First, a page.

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Optimal Fiscal Policy over the Business Cycle

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  • Filippo Occhino

    ()
    (Rutgers University)

Abstract

How should taxes, government expenditures, the primary and fiscal surpluses and government liabilities be set over the business cycle? We assume that the government chooses expenditures and taxes to maximize the utility of a representative household, utility is increasing in government expenditures, only distortionary labor income taxes are available, and the cycle is driven by exogenous technology shocks. We first consider the commitment case, and characterize the Ramsey equilibrium. In the case that the utility function is constant elasticity of substitution between private and public consumption and separable between the composite consumption good and leisure, taxes, government expenditures and the primary surplus should all be constant positive fractions of production, and both government liabilities and the fiscal surplus should be positively correlated with production. Then, we relax the commitment assumption, and we show how to determine numerically whether the Ramsey equilibrium can be sustained by the threat to revert to a Markov perfect equilibrium. We find that, for realistic values of the preferences discount factor, the Ramsey equilibrium is sustainable.

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Paper provided by Rutgers University, Department of Economics in its series Departmental Working Papers with number 200502.

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Date of creation: 05 May 2005
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Handle: RePEc:rut:rutres:200502

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Keywords: Fiscal Policy; Commitment; Ramsey Equilibrium; Time-consistency; Sustainable equilibrium;

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  1. Andrew Atkeson, 2010. "International lending with moral hazard and risk of repudiation," Levine's Working Paper Archive 200, David K. Levine.
  2. V.V. Chari & Lawrence J. Christiano & Patrick J. Kehoe, 1993. "Optimal fiscal policy in a business cycle model," Staff Report 160, Federal Reserve Bank of Minneapolis.
  3. Chang, Roberto, 1998. "Credible Monetary Policy in an Infinite Horizon Model: Recursive Approaches," Journal of Economic Theory, Elsevier, vol. 81(2), pages 431-461, August.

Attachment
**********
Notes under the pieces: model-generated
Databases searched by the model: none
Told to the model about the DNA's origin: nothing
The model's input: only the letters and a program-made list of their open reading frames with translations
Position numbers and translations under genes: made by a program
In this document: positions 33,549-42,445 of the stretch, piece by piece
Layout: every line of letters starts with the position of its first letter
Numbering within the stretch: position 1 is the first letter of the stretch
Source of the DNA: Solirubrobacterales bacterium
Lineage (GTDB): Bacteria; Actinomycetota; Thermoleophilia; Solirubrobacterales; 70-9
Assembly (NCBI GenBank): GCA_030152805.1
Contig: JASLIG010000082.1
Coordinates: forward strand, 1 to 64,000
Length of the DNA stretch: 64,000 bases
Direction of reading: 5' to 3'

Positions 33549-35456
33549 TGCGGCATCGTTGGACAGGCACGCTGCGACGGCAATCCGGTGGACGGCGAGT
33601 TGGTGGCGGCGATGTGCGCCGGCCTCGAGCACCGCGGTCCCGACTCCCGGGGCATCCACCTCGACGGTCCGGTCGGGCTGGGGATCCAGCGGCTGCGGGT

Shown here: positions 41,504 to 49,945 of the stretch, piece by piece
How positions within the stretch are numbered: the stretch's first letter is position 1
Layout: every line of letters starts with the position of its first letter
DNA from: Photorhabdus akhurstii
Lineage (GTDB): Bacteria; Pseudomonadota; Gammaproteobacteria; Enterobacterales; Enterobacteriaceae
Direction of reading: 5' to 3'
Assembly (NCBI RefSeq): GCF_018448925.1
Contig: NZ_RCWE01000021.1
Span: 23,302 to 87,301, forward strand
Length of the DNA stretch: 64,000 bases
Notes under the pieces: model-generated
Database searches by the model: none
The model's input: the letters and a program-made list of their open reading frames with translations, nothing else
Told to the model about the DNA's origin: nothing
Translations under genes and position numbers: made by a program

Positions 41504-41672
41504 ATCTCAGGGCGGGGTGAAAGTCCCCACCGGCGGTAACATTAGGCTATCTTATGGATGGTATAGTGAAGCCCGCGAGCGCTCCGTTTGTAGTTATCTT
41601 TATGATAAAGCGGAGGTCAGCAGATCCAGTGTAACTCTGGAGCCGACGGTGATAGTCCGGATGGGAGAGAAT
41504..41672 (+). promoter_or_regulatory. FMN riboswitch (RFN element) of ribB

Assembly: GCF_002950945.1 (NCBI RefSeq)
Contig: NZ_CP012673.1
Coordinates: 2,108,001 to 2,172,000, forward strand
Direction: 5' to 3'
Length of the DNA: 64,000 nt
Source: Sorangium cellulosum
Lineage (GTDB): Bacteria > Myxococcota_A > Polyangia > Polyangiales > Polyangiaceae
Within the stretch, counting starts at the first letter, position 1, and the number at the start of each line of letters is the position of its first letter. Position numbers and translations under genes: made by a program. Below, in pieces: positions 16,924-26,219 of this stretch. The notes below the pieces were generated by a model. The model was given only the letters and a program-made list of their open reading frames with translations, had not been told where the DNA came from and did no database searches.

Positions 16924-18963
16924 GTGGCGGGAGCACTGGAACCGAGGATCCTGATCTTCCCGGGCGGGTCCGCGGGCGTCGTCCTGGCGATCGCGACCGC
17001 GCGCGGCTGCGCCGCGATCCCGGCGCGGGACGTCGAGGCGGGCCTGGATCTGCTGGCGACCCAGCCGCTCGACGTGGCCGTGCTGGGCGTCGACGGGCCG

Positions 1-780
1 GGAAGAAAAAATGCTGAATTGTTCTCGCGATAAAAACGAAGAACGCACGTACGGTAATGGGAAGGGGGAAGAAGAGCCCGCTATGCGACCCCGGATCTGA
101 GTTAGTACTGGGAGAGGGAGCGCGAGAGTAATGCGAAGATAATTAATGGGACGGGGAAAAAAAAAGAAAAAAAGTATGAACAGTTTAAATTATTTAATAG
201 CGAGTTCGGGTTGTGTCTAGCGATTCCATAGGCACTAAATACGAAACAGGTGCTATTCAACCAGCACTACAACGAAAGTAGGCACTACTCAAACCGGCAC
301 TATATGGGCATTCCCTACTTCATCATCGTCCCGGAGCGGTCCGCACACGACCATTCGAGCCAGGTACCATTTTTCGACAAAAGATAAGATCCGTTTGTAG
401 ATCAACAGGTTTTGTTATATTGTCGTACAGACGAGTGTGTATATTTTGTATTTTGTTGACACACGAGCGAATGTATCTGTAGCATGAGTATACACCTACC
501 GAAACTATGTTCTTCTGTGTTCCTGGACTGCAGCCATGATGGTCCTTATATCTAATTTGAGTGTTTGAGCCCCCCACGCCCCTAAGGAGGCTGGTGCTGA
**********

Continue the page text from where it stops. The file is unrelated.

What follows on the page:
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  6. Chari V. V. & Kehoe Patrick J., 1993. "Sustainable Plans and Debt," Journal of Economic Theory, Elsevier, vol. 61(2), pages 230-261, December.
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  8. Paul Klein & Per Krusell & José-Víctor Ríos-Rull, 2004. "Time-Consistent Public Expenditures," Levine's Bibliography 122247000000000652, UCLA Department of Economics.
  9. Chamley, Christophe, 1986. "Optimal Taxation of Capital Income in General Equilibrium with Infinite Lives," Econometrica, Econometric Society, vol. 54(3), pages 607-22, May.
  10. Stokey, Nancy L., 1991. "Credible public policy," Journal of Economic Dynamics and Control, Elsevier, vol. 15(4), pages 627-656, October.
  11. Kydland, Finn E. & Prescott, Edward C., 1980. "Dynamic optimal taxation, rational expectations and optimal control," Journal of Economic Dynamics and Control, Elsevier, vol. 2(1), pages 79-91, May.
  12. Paul Klein & JosÈ-VÌctor RÌos-Rull, 2003. "Time-consistent optimal fiscal policy," International Economic Review, Department of Economics, University of Pennsylvania and Osaka University Institute of Social and Economic Research Association, vol. 44(4), pages 1217-1245, November.
  13. V. V. Chari & Patrick J Kehoe, 1998. "Sustainable Plans," Levine's Working Paper Archive 600, David K. Levine.
  14. Kydland, Finn E & Prescott, Edward C, 1977. "Rules Rather Than Discretion: The Inconsistency of Optimal Plans," Journal of Political Economy, University of Chicago Press, vol. 85(3), pages 473-91, June.
  15. David R. Stockman, 2001. "Balanced-Budget Rules: Welfare Loss and Optimal Policies," Review of Economic Dynamics, Elsevier for the Society for Economic Dynamics, vol. 4(2), pages 438-459, July.
  16. Stokey, Nancy L, 1989. "Reputation and Time Consistency," American Economic Review, American Economic Association, vol. 79(2), pages 134-39, May.
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